Government Intervention Unlikely To Boost Sector
In December 2013, as a result of Venezuelan President Nicolás Maduro's 'economic war' against 'usury and economic sabotage', the government issued a 'special order' that will force a drastic reduction in vehicle prices and attempt to 'regulate this market' ( see 'BMI Wary As Government Moves To Regulate Market', December 3 2013). BMI has long maintained a bearish view on the Venezuelan autos sector. Used cars are often bought as a 'store of value' to hedge against inflation. This, combined with the paucity of new vehicles and shortage of dollars to purchase imported cars, has resulted in used vehicles becoming more expensive than new cars. The government is attempting to alleviate this problem by reducing the price of new cars and limiting the price of used vehicles. BMI believes, however, that such measures tackle the result of the problem (expensive used cars), and make no real attempt to resolve the root causes (high inflation and low supply of new cars). We believe that such policies may serve to limit new vehicle sales over the next few years as imports may dry-up. Further, it may cause the price of used cars to rise further as the segment is driven into the black market.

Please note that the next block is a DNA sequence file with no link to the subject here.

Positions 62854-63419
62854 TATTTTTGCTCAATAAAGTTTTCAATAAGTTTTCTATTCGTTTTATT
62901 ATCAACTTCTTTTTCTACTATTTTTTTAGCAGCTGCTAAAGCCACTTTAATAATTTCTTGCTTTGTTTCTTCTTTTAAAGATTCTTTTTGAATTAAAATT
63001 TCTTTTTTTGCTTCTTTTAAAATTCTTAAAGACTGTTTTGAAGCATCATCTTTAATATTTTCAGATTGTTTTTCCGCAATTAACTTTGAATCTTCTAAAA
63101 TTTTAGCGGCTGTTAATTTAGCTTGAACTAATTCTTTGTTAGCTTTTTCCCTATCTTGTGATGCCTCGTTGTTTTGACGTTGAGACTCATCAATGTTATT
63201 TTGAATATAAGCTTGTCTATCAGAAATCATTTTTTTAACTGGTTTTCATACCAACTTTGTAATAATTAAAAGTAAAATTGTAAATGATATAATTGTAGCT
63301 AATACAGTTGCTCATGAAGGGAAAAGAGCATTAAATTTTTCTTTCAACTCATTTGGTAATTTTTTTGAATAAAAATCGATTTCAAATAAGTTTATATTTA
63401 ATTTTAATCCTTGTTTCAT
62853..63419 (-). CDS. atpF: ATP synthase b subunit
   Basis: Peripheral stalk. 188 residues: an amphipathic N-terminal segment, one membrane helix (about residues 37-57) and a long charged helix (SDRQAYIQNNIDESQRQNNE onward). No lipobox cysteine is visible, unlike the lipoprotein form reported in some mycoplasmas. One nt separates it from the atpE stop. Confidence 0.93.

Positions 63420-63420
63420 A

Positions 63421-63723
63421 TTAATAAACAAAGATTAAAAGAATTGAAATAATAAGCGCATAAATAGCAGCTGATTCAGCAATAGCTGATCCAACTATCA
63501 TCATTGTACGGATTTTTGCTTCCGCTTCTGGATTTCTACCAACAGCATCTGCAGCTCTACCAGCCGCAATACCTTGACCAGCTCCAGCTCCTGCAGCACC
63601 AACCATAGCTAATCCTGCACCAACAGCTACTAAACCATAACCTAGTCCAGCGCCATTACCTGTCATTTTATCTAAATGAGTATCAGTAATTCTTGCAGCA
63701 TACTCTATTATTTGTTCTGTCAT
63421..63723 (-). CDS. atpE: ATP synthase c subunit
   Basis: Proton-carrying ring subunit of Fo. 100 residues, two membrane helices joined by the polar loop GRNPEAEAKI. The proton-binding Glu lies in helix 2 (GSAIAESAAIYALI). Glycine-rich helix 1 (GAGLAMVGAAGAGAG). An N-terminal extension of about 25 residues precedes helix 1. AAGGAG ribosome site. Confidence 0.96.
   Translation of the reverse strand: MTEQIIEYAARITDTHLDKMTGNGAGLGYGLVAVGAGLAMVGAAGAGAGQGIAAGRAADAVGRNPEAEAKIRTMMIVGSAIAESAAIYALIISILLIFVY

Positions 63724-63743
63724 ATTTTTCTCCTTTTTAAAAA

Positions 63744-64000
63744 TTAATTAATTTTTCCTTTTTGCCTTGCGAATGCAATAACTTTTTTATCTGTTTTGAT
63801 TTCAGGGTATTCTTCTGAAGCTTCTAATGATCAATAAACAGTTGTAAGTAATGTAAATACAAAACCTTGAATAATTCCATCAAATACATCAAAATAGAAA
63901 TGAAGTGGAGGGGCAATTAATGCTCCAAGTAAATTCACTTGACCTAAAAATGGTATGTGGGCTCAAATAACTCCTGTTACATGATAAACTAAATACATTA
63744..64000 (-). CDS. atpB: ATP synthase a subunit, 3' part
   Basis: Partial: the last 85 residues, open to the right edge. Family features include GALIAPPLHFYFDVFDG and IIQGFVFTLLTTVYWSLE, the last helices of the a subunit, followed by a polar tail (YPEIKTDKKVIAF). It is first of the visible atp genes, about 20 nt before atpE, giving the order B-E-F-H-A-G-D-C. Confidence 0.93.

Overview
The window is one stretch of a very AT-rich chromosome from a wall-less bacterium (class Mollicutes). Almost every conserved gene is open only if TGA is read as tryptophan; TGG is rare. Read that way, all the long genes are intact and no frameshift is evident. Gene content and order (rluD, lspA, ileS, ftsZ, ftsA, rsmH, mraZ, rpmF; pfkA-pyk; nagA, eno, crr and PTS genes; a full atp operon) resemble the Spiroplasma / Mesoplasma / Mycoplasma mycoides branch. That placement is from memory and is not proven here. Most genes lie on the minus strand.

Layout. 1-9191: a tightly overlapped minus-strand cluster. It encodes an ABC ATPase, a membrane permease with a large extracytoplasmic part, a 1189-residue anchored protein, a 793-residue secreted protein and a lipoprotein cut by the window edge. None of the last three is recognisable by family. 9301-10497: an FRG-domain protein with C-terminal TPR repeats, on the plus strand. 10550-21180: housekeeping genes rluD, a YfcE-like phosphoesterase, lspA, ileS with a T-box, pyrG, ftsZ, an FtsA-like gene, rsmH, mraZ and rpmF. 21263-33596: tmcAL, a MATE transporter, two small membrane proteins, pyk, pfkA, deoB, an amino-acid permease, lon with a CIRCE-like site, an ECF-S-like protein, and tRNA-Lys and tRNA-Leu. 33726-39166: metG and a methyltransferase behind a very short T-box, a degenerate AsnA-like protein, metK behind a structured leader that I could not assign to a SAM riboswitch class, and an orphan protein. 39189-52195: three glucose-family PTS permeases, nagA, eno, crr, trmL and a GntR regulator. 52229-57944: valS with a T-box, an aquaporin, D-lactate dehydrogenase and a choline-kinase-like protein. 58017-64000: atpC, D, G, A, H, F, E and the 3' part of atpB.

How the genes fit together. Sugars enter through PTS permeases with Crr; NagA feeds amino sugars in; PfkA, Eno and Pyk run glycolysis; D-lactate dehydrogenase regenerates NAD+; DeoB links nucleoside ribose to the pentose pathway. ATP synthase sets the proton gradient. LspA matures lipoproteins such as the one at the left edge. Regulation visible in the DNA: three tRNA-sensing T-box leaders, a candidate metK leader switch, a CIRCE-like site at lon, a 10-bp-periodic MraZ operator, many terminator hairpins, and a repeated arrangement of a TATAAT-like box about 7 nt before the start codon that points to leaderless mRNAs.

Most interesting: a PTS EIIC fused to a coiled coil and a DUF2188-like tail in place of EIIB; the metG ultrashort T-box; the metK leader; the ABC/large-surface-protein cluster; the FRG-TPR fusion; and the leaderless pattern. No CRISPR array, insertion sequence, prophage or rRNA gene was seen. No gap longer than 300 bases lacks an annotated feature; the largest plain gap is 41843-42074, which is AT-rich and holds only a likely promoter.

Similarly, in December, in a bid to boost the sector, the government declared that Venezuelan citizens who have legally acquired dollars will be able to open foreign currency accounts in public banks, and they will be able to use such accounts to purchase cars overseas ( see 'BMI Sees Little Upside Potential From Reforms', December 18 2013). We maintain our bearish outlook for the industry, however, as it will still be tempered by bureaucracy, government intervention, a weak currency, declining consumer sentiment, and the moribund wider macroeconomic picture.